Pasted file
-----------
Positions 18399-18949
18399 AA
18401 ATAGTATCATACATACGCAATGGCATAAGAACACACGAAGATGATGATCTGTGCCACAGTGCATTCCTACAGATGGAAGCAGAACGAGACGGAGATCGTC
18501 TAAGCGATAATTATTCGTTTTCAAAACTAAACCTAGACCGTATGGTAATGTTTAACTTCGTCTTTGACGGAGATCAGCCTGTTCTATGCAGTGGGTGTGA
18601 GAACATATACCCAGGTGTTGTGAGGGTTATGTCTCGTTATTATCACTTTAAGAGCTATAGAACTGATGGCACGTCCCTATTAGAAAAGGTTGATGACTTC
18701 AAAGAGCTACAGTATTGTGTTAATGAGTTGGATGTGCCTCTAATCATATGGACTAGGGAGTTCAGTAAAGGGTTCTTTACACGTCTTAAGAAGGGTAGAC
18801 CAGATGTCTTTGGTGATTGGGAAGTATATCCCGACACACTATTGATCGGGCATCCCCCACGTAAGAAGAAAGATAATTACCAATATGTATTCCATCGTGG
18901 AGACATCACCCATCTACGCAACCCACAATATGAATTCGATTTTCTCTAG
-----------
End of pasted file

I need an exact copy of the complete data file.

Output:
Positions 18399-18949
18399 AA
18401 ATAGTATCATACATACGCAATGGCATAAGAACACACGAAGATGATGATCTGTGCCACAGTGCATTCCTACAGATGGAAGCAGAACGAGACGGAGATCGTC
18501 TAAGCGATAATTATTCGTTTTCAAAACTAAACCTAGACCGTATGGTAATGTTTAACTTCGTCTTTGACGGAGATCAGCCTGTTCTATGCAGTGGGTGTGA
18601 GAACATATACCCAGGTGTTGTGAGGGTTATGTCTCGTTATTATCACTTTAAGAGCTATAGAACTGATGGCACGTCCCTATTAGAAAAGGTTGATGACTTC
18701 AAAGAGCTACAGTATTGTGTTAATGAGTTGGATGTGCCTCTAATCATATGGACTAGGGAGTTCAGTAAAGGGTTCTTTACACGTCTTAAGAAGGGTAGAC
18801 CAGATGTCTTTGGTGATTGGGAAGTATATCCCGACACACTATTGATCGGGCATCCCCCACGTAAGAAGAAAGATAATTACCAATATGTATTCCATCGTGG
18901 AGACATCACCCATCTACGCAACCCACAATATGAATTCGATTTTCTCTAG